If McGahn passed on this information, Trump would have believed that the Mike Flynn investigation would soon be over, and that Paul Manafort was not being investigated for behavior related to his campaign. Trump never gave a shit about George Papadopoulos and Carter Page.

But Roger Stone was his life-long rat-fucker. And during the campaign, Stone spoke repeatedly with Trump to inform him about what he had learned of WikiLeaks’ plans.

It’s one thing if this was a comment about Sergei Millian, as Comey thought it was. But if Trump knew at this point that Roger Stone was under investigation, that would be a very different thing.

Especially because March 2017 is when Stone ratcheted up his efforts to cover up his discussions with WikiLeaks.

As I disclosed last July, I provided information to the FBI on issues related to the Mueller investigation, so I’m going to include disclosure statements on Mueller investigation posts from here on out. I will include the disclosure whether or not the stuff I shared with the FBI pertains to the subject of the post. 

48 replies
  1. Rugger9 says:

    I find it interesting how often they claim potential executive privilege over embarrassing situations, but IF one believes the dysfunction in the Palace it’s only a matter of time before something else leaks. I note that the UK FO leak was a tad convenient to a person associated with Nigel Farage, KQ’s fanboy, but really I do not see how BoJo benefits unless it’s as a “I’m not Theresa” play. BoJo would then be expected to visit condign punishment upon the miscreant.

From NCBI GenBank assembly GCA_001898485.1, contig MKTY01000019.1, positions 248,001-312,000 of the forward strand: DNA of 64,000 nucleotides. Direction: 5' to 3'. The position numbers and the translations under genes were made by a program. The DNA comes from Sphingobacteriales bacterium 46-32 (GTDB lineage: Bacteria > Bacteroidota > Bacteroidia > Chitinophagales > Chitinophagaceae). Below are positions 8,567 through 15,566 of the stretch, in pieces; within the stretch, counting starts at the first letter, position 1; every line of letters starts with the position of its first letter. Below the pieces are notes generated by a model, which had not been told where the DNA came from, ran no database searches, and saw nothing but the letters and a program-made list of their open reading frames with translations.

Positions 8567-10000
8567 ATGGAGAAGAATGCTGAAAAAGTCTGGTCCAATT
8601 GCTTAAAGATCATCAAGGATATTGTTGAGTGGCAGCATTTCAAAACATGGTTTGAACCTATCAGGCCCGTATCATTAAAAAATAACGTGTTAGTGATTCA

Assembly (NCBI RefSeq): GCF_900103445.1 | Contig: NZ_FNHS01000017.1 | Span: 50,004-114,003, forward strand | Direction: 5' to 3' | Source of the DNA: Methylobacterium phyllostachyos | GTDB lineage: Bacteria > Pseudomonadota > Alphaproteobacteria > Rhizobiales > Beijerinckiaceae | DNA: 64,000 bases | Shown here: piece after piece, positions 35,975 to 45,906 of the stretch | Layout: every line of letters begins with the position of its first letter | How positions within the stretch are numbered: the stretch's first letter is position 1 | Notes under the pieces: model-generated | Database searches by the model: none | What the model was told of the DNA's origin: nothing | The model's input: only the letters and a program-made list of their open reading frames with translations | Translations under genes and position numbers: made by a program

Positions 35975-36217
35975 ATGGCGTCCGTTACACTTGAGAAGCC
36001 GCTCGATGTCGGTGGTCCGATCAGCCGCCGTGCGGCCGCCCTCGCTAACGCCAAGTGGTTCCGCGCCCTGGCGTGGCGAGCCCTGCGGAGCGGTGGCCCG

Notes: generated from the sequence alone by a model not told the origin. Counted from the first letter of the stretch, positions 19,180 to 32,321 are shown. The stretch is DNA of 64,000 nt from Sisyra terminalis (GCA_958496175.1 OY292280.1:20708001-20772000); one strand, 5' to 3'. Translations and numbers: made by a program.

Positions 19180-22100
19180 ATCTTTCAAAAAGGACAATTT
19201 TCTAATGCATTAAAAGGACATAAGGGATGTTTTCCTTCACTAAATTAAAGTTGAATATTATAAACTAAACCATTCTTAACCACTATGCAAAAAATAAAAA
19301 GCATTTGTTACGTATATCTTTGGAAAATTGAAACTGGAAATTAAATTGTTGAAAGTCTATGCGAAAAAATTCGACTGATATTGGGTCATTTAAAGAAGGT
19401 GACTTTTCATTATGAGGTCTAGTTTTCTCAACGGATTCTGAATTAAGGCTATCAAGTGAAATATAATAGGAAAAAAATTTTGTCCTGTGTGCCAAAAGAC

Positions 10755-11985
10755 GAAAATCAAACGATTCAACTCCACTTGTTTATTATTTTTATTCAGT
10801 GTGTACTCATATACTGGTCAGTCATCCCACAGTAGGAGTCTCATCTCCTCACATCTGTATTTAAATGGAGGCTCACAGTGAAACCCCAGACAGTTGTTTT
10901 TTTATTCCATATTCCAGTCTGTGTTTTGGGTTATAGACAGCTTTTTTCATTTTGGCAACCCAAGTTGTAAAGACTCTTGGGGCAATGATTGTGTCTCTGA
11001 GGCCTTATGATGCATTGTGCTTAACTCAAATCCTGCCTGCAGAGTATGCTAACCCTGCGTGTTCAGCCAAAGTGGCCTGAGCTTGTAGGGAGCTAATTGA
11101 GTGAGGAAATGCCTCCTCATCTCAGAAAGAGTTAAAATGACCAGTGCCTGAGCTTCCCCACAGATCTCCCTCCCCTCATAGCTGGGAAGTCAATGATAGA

So, how long until this litany of privilege claims gets tested in court? I’m wondering because what appears to be going on here is a criminal coverup and obstruction (she really can’t tell us on privilege grounds that anyone else was there?) which IIRC is grounds to pierce the privilege screen.

    • JamesJoyce says:

      “So, how long until this litany of privilege claims gets tested in court?”

      Can we look to history?

      Executive privilege is being used to cover up criminal conduct.

      Dred Scott was dealing with criminal conduct protected by justices from slave owning states.

      Deja Vu

      • Americana says:

        The nice thing about executive privilege is that when you abuse it, such abuse can blow up in one’s face. It’s now clear Mike Pompeo conducted his own investigation of the CIA’s behavior during the Trump-Russia investigation when he was first appointed CIA director and he cleared the CIA of any wrongdoing. Trump didn’t like Pompeo’s conclusions so he appointed John Durham.

        Now there have been multiple stories about Christopher Steele’s additional revelations during his interview w/the IG’s team and Steele being found credible by IG Horowitz. Is this what may have caused the delay in former Special Counsel Mueller’s testimony before Congress? This is getting wilder and wilder for Trump and his congressional allies as more of these conflicting facts and stories come out:

        From the above link:

        House Intelligence Committee Republicans said in a report last year that the intelligence agencies “did not employ proper analytic tradecraft” when making those judgments about Putin’s motives. They stood by that assessment even after Putin announced during a joint news conference with Trump that he wanted the reality TV star to win “because he talked about bringing the U.S.-Russia relationship back to normal.”

        The Senate Intelligence Committee, which reportedly interviewed CIA officers directly about the subject, implicitly rebuffed the House GOP in its own report.